For me, last week was all about innovation and Bitcoin with Amsterdam hosting several large events on the crypto currency.
This got me thinking about what makes new payment methods successful or not.
The Bitcoin hype is immense, but numerous retailers told me that the widespread curiosity is not translating into mass adoption. For many retailers, the number of Bitcoin transactions has plateaued which seems to indicate that the masses aren’t following
This week Dutch online Payment Service Provider
Mollie added Bitcoin to their product offering (press release) and are now one of the first PSPs to offer Bitcoin to online merchants. In the press release, Mollie CEO Gaston
Aussems makes two important points.
(For the sake of full disclose and transparency, I should note that Gaston Aussems is also a partner at Trevver).
First, he points to the fact that Bitcoin, like other payment products, is a classic two-sided market. This means that enough merchants need to accept the currency and at the same time enough consumers need to be willing to pay with it. Only when both merchants
and consumers use Bitcoin, will it become successful. Bitcoin thus needs to address both sides in its business model.
Secondly, Gaston Aussems stresses the fact that Mollie’s service doesn’t simply offer a merchant the ability to receive Bitcoin payments, but offers the merchants risk-free Bitcoin as a value added service.
I think both points are essential in understanding Bitcoin’s potential for mass adoption.
Bitcoin offers both merchants and consumers a whole range of benefits such as privacy, independence, global reach, low costs and speed. In fact, Bitcoin outperforms just about every other payment method on all of these and as such should be set to conquer
But like all disruptive innovations, Bitcoin underperforms on something both consumers and merchants still value highly, namely trust.
Trust in payments is essential and it is an important ingredient of all payment innovations. Consider the introduction of chargebacks to instil consumer trust in credit card payments. Or the fortune paid out by Paypal in the early days to compensate clients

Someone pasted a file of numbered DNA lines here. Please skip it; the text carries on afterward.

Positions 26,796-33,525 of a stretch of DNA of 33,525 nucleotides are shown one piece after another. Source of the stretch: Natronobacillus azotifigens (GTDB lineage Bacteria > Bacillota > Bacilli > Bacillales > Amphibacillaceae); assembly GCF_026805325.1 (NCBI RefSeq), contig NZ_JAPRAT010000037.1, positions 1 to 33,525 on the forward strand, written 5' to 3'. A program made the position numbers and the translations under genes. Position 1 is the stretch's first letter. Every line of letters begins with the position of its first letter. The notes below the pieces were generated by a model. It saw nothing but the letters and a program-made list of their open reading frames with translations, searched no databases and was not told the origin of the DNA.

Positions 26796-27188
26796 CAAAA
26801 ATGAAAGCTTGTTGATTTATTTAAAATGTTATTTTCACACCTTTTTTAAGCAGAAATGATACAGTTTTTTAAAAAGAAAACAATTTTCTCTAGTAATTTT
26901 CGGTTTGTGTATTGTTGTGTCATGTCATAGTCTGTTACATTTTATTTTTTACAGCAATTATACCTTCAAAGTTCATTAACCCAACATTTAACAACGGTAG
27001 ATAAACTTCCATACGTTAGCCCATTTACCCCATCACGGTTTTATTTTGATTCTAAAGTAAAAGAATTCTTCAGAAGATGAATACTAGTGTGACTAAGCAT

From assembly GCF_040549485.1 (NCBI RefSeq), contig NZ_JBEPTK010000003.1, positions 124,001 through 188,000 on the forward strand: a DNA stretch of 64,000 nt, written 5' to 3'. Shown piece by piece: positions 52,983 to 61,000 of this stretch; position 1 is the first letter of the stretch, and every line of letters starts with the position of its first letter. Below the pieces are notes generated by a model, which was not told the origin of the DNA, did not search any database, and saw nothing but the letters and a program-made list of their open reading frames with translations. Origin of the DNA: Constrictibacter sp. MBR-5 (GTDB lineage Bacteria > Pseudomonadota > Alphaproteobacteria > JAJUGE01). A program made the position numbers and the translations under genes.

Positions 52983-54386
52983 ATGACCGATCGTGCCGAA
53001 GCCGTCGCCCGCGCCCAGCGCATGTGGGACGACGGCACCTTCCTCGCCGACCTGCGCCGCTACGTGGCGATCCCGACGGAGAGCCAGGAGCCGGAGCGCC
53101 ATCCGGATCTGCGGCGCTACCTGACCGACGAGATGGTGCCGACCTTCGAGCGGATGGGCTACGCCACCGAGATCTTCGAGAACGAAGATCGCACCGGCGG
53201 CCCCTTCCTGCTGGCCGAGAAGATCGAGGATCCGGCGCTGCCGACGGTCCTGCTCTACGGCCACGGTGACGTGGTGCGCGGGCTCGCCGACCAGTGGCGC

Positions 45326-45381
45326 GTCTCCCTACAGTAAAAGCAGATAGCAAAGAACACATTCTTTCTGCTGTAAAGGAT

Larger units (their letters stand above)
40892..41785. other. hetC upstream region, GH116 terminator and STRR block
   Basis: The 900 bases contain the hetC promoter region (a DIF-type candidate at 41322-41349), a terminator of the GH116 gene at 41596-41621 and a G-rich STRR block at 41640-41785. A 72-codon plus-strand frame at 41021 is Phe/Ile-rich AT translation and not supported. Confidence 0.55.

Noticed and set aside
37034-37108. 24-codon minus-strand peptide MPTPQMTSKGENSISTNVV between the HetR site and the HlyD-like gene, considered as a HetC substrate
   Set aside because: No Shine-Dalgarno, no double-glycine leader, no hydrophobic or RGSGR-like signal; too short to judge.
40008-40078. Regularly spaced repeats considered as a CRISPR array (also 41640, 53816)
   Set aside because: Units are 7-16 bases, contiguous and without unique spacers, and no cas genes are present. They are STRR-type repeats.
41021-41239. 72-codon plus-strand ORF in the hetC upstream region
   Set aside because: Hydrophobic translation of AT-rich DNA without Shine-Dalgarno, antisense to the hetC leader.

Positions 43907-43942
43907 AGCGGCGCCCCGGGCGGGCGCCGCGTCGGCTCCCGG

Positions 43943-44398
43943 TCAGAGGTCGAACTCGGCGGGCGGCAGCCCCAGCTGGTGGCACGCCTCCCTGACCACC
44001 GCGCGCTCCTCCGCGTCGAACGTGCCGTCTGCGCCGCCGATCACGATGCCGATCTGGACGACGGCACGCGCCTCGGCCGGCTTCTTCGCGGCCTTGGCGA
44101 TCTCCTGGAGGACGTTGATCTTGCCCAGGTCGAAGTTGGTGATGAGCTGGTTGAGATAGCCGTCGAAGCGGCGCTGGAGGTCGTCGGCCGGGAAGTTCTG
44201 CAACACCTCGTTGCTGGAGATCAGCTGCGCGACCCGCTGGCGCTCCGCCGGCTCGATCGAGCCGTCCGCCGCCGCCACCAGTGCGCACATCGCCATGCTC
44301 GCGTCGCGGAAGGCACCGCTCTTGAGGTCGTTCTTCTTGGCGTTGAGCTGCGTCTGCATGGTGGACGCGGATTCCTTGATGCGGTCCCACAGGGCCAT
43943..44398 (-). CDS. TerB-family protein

for fraud in an attempt to maintain trust in the system (see
The PayPal Wars). Or Dutch online payments method iDEAL that deals in trust in all facets of its business model.
But the trust in Bitcoin as a means of exchange has taken severe hits recently. Just consider the rapid increase and decrease in value, the failure of Mt Gox and other exchanges, the use in illicit dealings and the growing number of regulators that now advise
against using the coin.
Bitcoin needs to regain some trust.
One way to do this for merchants is to route the payments through a trusted intermediary that absorbs the risk, which is what Mollie, Bitpay and other service providers do.
But this is only one side of the market.
The Bitcoin community needs to find additional ways to enhance trust in the currency for consumers too. Numerous outfits offer wallet services, but none seem to have hit the mark. Perhaps the recently launched
Circle will be different.
If the average consumer continues to feel that Bitcoin itself is risky and that he cannot trust the Bitcoin wallets, it is never going to be a success despite its many benefits and vast potential.